Serious medical conditions are: amyotrophic lateral sclerosis, autism, cancer, including remission therapy, Crohn’s disease, damage to the nervous tissue of the central nervous system (brain-spinal cord) with objective neurological indication of intractable spasticity, and other associated neuropathies, dyskinetic and spastic movement disorders, epilepsy, glaucoma, HIV/AIDS, Huntington’s disease, inflammatory bowel disease, Intractable seizures, multiple sclerosis, neurodegenerative diseases, neuropathies, opioid use disorder for which conventional therapeutic interventions are contraindicated or ineffective, Parkinson’s disease, post-traumatic stress disorder, severe chronic or intractable pain of neuropathic origin or severe chronic or intractable pain, Sickle cell anemia, terminal illness.
In general, it will be extremely challenging to work while suffering from one of these conditions. For financial reasons, some will have to work. Typically co-workers’ observations and reports of licensees sleeping or drooping on the job instigate employment-based drug testing and positive drug test results. Employers will terminate that licensee and mandatorily report that terminated employee to their respective board.
This, in turn, will require disclosure of prescription marijuana and a serious medical condition. Board counsel, through their experts will review medical records and potentially file disciplinary action alleging the MMA patient/licensee is unable to safely practice their profession due to either medical marijuana use or the medical condition. This is under the above state impairment regulations.
Board counsel can file a petition for mental and physical evaluation solely based upon a medical condition. Compliance with this board filing requires licensee/patients to provide all medical records—those that form the basis for the MMA card—to the board’s expert. Here the medical condition, exposed through marijuana use, germinates into disciplinary action which propagates into license suspensions.
Medical marijuana physician practitioners are subject to a heightened enforcement scheme. Only physicians registered and approved by the Department of Health (DOH) as practitioners may certify a patient to receive medical marijuana. To qualify, a practitioner must have an active, unrestricted medical or osteopathic license in the Commonwealth of Pennsylvania issued pursuant to the Medical Practices Act or the Osteopathic Medical Practice Act. Only the DOH determines if practitioners are qualified to treat patients with one or more serious medical conditions.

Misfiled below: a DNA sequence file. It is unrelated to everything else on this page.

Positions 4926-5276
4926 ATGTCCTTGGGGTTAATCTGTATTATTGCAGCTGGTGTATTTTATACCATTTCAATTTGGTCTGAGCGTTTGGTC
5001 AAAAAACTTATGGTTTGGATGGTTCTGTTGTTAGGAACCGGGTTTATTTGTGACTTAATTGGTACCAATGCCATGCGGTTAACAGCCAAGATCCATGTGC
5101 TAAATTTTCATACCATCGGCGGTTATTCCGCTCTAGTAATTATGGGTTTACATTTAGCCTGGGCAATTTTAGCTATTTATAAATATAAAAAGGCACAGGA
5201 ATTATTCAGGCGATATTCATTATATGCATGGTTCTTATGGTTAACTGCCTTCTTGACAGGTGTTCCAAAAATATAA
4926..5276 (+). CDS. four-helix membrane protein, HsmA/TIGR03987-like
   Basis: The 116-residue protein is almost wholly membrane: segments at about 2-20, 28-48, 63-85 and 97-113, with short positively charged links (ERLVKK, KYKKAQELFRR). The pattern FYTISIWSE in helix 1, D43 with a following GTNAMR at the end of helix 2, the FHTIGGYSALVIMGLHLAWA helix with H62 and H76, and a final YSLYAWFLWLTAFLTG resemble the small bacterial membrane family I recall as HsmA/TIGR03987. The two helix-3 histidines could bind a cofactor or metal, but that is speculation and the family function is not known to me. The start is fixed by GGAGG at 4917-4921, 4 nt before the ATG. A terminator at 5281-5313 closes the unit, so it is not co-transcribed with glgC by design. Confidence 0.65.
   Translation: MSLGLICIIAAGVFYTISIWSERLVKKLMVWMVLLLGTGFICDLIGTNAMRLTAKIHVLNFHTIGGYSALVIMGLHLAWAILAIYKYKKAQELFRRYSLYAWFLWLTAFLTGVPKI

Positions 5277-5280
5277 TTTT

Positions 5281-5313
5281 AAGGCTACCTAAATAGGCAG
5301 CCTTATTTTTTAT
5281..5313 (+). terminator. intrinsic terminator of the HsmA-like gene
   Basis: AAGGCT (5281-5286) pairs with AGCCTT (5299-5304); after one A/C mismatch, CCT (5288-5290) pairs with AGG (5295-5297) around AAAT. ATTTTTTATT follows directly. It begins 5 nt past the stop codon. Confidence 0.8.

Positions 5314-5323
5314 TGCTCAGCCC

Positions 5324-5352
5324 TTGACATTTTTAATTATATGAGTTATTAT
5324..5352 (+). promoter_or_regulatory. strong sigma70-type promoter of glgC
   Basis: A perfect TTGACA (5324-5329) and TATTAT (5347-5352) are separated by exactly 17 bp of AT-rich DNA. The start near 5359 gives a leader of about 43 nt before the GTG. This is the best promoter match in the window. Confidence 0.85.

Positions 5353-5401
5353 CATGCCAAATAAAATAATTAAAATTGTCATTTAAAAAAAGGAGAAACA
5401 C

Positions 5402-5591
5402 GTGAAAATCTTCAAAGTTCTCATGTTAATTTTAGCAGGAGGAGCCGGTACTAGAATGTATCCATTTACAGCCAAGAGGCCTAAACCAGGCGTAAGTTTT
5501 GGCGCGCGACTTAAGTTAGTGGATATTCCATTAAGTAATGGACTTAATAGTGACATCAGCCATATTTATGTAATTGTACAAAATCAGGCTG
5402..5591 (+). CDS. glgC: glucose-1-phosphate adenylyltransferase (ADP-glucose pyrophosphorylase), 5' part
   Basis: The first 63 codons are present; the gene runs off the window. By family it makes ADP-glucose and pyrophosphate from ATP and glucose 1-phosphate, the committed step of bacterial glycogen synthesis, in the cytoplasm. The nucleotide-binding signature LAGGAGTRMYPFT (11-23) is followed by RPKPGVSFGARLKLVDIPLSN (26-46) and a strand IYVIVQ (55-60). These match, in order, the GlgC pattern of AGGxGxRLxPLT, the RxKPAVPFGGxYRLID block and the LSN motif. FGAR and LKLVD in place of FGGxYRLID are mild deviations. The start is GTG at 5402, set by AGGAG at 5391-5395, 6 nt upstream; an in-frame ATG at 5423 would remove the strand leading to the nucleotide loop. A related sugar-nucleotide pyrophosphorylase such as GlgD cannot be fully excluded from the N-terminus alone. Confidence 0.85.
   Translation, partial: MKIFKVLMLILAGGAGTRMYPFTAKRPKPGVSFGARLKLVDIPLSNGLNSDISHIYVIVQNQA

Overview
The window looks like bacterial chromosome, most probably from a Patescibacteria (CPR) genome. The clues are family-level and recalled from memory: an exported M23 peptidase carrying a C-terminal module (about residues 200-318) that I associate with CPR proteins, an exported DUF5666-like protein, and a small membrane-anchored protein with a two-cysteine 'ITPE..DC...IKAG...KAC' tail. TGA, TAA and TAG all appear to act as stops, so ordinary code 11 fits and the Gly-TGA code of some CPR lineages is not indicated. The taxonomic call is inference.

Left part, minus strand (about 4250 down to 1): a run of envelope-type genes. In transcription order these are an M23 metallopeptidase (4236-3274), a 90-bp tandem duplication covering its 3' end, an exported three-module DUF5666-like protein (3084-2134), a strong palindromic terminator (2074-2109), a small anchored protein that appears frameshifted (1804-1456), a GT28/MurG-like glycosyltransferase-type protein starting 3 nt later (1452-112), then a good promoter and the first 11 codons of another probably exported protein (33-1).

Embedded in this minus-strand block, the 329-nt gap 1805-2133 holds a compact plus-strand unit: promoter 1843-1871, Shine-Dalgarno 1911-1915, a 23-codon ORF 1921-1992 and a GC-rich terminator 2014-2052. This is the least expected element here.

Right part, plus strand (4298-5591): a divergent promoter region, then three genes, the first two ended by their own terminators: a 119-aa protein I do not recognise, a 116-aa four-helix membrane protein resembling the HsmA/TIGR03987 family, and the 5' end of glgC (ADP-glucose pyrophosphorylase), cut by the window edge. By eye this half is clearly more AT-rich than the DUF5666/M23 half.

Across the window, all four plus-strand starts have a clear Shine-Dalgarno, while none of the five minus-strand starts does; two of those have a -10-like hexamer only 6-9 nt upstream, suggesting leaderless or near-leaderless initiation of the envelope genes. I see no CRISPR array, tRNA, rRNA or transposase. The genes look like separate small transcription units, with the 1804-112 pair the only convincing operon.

To become a DOH practitioner the physician must take a four-hour training course. The training course shall include important responsibilities of Practitioners under the MMA, general information regarding medical marijuana under federal and state law, the scientific research regarding the risks and benefits of medical marijuana, and recommendations for medical marijuana as it relates to the continuing care of pain management, risk management opiate addiction, palliative care, overdosing on medical marijuana, informed consent, and other areas to be determined by the DOH.
All practitioners must be familiar and compliant with the prescription drug monitoring (PA PDMP). A physician must possess knowledge of best practices regarding medical marijuana dosage based upon a patient’s serious medical condition and the medical professional’s medical training and specialty. These provisions, while very vague and ambiguous, are extremely extensive.
Once a physician is approved as a practitioner they must follow a specific process to issue patient certifications. This initial evaluation process is a fertile landscape for future disciplinary action against rogue or merely disorganized practitioners.
Practitioners cannot meet a patient simply claiming to suffer from cancer or a serious medical condition and issue a patient certification. The initial doctor-patient consultation must be in person, extensive, and include a full assessment of the patient’s medical history and current medical condition. The consultation must be documented in the patient’s health care record contemporaneous to the issuance of a MMA card. Telemedicine is not approved.
Practitioners must secure documentation of the serious medical condition prior to or contemporaneous with the patient certification. Up to date X-rays, MRIs, biopsy results, specialists’ reports, prescription drug histories, and copies of a complete medical history file should be secured before issuing the patient certification.
The practitioner who does not initiate a best practices for these initial patient consultations will expose themselves to unhappy patients (who expect their certification at the first consultation) and disciplinary action for practicing below the standard of care and in violation of DOH medical marijuana regulations.
Patient certifications require complete patient identifiers, along with the diagnosis, assumption of continuing care for the patient, and the length of time (not exceeding one year) that the marijuana treatment would be palliative or therapeutic. The practitioner must also recommend either a specific dosage or consultation with the dispensary employee to recommend dosage. Importantly, practitioners may not receive or provide medical marijuana product samples—suggesting their patients “try this” to “see how it works.”